It was a small, informal get-together of a few families at a home in Washington, DC. They were on the back patio, enjoying themselves socially on a hot July day. Then, out of nowhere, an intruder with a mask and gun entered grabbed a fourteen-year-old girl, and put a gun to her head.
“Give me your money,” he shouted, “or I will start shooting!”
Before anyone else could speak, an older woman approached the intruder and asked him, “Would you like a drink? It’s very hot outside.” After a few moments of hesitation, he said “Yes,” and she handed him a cold drink. When she offered him more, he took more. Then he was offered food, which he gladly accepted. At one point, while eating, he slipped the gun into his pants.
Finally, he looked around at them and announced, “I think I might have come to the wrong house.” Then, to everyone’s astonishment, he said, “Can I have a hug?”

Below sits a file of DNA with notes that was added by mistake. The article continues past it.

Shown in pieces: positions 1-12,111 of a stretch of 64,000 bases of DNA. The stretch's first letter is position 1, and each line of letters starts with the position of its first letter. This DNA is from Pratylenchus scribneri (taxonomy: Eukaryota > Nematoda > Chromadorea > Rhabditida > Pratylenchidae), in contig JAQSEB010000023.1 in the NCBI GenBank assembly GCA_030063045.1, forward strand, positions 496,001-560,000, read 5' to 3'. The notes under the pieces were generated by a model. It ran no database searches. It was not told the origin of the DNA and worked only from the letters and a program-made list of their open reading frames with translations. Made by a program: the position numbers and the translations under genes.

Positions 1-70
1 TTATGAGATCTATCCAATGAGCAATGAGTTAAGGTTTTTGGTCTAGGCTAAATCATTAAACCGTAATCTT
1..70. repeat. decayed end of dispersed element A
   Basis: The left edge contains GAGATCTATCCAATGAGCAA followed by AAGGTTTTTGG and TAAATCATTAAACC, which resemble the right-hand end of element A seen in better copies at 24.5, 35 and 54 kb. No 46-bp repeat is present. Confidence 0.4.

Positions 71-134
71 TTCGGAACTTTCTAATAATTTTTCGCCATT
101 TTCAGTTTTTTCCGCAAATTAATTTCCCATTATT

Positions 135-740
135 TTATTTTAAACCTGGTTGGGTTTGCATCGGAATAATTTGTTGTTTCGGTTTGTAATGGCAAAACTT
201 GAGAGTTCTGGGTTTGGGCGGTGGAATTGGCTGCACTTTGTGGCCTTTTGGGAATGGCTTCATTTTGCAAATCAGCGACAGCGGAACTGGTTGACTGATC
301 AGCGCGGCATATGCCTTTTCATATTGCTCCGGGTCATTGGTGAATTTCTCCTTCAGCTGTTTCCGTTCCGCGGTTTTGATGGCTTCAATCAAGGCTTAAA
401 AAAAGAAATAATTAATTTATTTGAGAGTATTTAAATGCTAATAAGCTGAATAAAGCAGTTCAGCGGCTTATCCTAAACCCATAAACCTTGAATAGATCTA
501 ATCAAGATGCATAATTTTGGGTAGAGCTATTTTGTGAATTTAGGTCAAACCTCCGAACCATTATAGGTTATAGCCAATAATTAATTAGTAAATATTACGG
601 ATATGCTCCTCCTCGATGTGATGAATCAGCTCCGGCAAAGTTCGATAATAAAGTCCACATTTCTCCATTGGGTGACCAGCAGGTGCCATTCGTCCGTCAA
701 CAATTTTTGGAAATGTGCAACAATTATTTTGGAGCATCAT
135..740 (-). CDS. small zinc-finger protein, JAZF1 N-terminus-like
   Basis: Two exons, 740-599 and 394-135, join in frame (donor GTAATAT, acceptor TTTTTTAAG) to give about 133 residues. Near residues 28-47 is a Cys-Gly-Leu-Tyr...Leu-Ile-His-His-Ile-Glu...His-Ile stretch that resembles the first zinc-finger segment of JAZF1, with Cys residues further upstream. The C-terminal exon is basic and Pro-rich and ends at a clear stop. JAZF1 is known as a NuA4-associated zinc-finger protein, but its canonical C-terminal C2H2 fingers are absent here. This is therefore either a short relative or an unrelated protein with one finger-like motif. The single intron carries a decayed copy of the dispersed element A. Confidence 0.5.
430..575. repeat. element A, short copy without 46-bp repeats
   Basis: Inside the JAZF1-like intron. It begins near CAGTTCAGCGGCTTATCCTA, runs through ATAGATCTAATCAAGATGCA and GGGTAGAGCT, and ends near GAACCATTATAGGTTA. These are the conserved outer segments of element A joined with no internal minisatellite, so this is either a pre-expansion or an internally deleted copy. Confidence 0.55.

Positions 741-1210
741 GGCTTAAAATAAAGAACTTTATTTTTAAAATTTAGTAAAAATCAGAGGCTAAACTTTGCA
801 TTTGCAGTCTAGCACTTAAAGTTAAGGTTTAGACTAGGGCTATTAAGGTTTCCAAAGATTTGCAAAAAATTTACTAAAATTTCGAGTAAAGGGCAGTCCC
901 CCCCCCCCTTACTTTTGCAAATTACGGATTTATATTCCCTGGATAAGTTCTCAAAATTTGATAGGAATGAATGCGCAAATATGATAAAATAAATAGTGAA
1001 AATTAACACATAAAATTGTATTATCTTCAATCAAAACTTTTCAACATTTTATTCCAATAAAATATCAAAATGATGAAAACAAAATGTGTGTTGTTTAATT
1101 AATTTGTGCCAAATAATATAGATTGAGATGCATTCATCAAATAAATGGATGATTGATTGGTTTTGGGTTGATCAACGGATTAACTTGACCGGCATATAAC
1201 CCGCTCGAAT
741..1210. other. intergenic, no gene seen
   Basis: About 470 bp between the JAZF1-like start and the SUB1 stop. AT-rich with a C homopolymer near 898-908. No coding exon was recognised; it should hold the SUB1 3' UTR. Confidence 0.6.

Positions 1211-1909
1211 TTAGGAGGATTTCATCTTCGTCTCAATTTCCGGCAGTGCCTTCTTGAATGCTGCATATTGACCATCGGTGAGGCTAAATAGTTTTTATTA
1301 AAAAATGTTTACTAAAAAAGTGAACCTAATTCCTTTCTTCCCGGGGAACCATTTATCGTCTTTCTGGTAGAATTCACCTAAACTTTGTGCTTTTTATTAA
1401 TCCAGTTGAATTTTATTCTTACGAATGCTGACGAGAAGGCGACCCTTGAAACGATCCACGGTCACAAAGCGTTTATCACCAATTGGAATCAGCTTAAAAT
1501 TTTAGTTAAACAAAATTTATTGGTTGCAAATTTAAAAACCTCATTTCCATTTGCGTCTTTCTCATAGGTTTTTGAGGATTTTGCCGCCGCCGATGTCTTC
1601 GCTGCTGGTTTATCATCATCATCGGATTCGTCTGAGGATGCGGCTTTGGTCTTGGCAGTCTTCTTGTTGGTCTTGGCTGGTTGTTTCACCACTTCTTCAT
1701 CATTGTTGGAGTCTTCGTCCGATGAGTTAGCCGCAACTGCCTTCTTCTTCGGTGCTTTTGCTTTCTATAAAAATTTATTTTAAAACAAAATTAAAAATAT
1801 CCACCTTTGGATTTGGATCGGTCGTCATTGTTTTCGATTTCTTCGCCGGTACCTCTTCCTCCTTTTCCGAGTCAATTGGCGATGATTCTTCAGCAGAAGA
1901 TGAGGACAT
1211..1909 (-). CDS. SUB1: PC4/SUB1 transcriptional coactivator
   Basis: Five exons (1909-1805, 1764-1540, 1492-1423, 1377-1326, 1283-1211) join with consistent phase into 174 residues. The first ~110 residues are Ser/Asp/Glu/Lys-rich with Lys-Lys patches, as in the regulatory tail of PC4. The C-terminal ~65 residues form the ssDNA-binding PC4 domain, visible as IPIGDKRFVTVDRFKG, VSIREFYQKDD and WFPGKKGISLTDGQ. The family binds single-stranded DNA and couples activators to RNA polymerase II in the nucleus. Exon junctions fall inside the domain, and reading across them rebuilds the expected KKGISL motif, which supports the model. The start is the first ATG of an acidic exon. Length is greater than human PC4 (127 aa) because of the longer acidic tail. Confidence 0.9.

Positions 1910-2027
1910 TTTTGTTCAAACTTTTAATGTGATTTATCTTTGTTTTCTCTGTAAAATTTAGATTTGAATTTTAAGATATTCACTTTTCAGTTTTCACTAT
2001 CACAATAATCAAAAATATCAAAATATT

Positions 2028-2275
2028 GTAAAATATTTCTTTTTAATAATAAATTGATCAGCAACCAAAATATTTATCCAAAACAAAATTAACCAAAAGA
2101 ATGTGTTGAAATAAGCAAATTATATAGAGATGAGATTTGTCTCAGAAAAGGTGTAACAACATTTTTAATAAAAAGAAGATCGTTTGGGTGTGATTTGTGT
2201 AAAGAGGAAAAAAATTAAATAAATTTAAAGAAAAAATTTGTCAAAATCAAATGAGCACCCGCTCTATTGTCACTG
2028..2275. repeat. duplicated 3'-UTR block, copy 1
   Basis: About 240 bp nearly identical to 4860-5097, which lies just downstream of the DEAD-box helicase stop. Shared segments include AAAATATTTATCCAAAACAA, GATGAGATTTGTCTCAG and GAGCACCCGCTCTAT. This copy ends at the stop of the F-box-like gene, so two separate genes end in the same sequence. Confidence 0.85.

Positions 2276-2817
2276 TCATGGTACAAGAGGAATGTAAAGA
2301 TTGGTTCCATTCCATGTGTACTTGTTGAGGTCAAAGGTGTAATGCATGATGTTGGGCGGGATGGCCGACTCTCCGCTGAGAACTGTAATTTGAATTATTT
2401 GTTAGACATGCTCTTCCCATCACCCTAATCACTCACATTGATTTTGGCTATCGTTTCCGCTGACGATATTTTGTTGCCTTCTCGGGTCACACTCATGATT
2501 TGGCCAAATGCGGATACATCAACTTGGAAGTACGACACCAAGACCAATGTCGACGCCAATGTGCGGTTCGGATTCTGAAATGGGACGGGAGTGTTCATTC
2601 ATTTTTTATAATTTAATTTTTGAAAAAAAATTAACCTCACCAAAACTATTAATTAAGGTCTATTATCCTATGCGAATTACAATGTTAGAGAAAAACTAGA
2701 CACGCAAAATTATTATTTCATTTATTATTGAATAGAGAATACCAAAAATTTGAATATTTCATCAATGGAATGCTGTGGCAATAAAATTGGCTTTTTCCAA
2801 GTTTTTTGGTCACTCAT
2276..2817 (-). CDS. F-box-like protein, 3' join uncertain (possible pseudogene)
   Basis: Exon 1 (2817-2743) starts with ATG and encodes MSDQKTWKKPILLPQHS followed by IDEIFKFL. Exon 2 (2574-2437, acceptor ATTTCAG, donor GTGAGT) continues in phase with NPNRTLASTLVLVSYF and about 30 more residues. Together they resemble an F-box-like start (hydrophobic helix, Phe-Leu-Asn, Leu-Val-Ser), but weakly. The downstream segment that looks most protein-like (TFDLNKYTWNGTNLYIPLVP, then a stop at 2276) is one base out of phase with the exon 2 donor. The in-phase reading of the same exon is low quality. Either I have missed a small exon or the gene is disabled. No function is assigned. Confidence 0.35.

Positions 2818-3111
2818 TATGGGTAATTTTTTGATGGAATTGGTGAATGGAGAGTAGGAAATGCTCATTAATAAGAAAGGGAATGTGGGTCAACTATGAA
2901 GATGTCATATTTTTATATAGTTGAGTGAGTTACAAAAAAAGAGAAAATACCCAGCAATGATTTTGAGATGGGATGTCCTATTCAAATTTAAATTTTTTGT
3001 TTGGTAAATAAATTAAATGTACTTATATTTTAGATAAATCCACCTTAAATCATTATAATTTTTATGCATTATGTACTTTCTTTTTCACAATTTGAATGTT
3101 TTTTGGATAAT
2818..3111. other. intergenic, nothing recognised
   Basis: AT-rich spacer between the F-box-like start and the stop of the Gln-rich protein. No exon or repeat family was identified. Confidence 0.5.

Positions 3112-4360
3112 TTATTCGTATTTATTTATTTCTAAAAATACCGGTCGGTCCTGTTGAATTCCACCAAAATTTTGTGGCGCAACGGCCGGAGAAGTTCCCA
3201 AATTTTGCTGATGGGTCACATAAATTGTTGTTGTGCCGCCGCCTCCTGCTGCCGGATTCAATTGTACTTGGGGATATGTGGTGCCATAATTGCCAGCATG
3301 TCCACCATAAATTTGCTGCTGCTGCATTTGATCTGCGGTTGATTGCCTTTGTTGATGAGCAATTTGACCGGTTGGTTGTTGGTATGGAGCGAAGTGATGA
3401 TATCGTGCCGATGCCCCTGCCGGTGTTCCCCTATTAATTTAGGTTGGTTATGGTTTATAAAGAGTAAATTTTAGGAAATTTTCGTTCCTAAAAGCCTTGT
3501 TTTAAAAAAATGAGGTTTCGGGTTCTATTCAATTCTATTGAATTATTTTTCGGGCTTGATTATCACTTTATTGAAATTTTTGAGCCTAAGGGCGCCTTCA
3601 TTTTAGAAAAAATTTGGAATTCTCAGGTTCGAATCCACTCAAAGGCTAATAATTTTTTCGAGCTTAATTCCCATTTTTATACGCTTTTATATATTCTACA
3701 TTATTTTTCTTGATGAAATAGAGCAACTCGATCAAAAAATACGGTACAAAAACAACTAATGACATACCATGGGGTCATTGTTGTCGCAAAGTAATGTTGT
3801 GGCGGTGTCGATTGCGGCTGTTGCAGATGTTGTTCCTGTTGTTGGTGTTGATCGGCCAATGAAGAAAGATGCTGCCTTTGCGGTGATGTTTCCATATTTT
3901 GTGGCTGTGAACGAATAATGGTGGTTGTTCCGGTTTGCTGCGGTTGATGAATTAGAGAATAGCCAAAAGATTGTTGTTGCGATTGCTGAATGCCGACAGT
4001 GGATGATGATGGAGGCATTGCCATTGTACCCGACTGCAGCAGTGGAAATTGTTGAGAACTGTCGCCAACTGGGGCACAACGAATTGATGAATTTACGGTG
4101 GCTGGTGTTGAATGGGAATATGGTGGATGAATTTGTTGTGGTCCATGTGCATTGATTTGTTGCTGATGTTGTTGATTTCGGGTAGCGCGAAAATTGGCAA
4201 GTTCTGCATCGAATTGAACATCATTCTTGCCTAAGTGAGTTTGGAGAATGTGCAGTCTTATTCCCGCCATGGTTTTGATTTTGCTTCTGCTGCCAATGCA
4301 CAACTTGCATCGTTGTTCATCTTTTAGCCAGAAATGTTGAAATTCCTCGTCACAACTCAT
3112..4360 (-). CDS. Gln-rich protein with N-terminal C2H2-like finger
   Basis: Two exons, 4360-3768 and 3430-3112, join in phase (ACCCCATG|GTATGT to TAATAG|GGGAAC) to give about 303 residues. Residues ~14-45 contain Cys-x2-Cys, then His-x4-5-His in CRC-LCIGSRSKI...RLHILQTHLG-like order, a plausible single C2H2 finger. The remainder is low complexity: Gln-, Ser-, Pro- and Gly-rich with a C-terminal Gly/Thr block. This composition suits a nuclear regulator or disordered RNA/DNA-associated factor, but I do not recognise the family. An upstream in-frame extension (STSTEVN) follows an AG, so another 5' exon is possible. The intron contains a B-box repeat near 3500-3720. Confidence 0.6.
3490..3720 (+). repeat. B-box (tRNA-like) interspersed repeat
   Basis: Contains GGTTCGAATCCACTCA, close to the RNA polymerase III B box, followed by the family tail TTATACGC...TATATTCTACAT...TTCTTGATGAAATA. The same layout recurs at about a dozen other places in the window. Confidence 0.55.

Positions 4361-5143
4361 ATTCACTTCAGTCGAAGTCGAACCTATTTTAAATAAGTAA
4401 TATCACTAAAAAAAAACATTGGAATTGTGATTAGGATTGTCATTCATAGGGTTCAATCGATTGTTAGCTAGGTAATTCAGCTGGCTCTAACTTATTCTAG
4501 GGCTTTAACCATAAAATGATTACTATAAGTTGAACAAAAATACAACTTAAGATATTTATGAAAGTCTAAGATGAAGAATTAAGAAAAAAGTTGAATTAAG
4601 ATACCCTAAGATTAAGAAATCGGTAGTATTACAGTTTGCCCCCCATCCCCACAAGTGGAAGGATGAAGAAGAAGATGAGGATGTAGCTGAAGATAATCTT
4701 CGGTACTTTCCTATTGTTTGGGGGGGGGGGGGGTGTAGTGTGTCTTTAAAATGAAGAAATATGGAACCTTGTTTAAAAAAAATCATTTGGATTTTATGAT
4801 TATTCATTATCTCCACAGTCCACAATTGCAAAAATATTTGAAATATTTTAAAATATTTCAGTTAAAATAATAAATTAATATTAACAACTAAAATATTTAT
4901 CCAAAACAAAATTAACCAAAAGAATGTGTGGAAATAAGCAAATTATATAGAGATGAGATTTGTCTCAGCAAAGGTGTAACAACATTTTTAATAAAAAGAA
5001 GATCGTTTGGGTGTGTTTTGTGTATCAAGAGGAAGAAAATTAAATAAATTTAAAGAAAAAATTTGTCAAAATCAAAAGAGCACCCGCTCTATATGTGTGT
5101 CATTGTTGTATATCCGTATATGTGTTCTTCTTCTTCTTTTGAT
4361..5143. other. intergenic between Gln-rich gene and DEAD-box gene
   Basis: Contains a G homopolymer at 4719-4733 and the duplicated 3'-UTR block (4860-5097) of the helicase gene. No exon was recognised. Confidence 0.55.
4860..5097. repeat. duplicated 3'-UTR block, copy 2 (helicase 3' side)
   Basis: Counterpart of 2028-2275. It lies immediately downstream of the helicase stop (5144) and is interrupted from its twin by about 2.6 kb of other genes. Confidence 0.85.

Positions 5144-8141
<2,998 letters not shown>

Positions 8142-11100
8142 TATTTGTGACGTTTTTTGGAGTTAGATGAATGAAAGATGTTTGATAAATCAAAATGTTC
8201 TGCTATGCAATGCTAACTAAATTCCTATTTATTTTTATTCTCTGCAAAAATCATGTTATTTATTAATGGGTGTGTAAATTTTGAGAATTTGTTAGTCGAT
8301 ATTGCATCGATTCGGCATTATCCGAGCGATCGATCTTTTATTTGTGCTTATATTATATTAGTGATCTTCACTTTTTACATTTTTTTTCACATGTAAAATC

Well, one by one, and somewhat reluctantly, a few women came over and gave him a hug. And then he said, “Can we have a group hug?”
A group hug?
All the adults hugged him. After the hug, the intruder turned around and walked away, carrying a cold drink in his hand. When it was all over, when it was all said and done—no one was hurt, and nothing was stolen.
The story made the Washington Post. No wonder. It makes one think of Paul’s words: “Love never fails” (1 Corinthians 13:4-8).
Certainly not then.